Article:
Buying a Professional Flute

I just bought my first professional flute, at NFA. If you’re following me on Instagram, then you already know this. And if your not following me, be sure to! I post lots of updates on there.

Hannah B Flute | Buying a Professional Flute

But, for this post, I wanted to share some information on how I ended up buying my new flute. I also want to share some tips for any of you who are looking at upgrading to a new flute.

The info I’m about to share will apply to flutes, piccolos, low flutes…and (to an extent) other instruments as well. Unlike last week, this post is gonna be a long one. So let’s get started!

Saving Up.

Before you actually go to buy a new instrument, you need to either have the money or know that you will be able to pay for it with financing. If you only have $100 in your bank account, you’re not gonna be able to afford a flute. That’s just the reality of the situation.

Over this past year or so, I have been saving up as much money as possible. Partly in anticipation of buying a professional flute, but also to build an emergency fund and to save for graduate school.

I do live at home with my parents and am lucky enough to not have to pay rent; I am also still covered for things like health insurance and the like. So, yes, it was easier for me to save enough money for a professional flute in one year.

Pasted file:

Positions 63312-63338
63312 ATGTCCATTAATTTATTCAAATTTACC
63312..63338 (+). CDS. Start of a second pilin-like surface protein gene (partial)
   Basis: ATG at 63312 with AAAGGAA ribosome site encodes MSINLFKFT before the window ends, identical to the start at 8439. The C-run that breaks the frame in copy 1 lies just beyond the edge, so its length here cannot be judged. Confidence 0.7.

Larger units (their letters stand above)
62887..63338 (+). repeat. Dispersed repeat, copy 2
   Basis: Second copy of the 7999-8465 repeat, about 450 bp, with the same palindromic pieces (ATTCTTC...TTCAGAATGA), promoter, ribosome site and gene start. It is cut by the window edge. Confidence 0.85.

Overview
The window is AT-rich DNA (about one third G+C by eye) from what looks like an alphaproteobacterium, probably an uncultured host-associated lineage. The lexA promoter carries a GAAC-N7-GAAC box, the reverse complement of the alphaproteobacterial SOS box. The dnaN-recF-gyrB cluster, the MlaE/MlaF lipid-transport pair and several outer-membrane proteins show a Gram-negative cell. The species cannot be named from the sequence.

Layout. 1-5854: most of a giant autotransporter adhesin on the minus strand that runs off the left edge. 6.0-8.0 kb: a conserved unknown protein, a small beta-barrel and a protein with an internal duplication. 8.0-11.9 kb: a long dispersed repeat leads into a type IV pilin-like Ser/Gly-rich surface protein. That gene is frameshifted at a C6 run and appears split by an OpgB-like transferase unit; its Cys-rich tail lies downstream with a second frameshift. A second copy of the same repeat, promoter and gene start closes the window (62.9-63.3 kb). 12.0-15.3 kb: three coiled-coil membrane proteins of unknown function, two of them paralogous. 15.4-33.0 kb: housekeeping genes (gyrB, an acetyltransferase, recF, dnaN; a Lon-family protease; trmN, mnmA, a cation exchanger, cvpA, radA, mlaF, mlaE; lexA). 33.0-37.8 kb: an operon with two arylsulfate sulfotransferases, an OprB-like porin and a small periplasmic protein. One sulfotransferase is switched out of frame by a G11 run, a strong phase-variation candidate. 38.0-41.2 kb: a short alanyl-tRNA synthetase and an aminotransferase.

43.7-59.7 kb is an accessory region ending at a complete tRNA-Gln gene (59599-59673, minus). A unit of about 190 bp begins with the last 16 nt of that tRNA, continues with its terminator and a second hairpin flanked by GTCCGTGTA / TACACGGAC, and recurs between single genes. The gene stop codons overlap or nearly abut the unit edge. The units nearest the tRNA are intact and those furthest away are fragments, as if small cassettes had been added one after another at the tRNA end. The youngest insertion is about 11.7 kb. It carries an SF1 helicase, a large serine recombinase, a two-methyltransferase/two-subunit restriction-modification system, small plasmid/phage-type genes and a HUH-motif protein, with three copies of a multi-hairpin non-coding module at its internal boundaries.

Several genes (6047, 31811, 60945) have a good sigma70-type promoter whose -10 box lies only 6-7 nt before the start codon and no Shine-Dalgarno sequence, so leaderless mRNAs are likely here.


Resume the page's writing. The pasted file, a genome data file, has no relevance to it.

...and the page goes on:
Research Flutes.

Go online to sites like FluteWorld, Flute Center of New York (FCNY), Flutistry Boston, and Carolyn Nussbaum and figure out what different professional flutes cost.

I can tell you a range; professional flutes ranges from about $6,000 (entry level) all the way to $80,000. Its a large range.

You want to do your own research to see what is out there, what sparks your interest, and how much you would need for those flutes. Plus, there are over a dozen companies that make professional flutes. Different companies use different materials, like sterling silver, Britannia silver, Gold/Silver alloys, and more.

Different materials also cost different amounts. Gold and platinum flutes cost more than sterling silver flutes, for example.

Then you also have different mechanisms. Companies like Powell, Brannen, Miyazawa, and Pearl all use some sort of pinless mechanism, whereas other companies use a pinned mechanism.

Do you research to figure out what materials, designs, and models are out there so that you can prepare for the next tip.

Budget. Budget. Budget.

I cannot stress it enough: make a budget and stick to it. You can buy flutes at your budget or even under your budget. Just don’t go over your budget.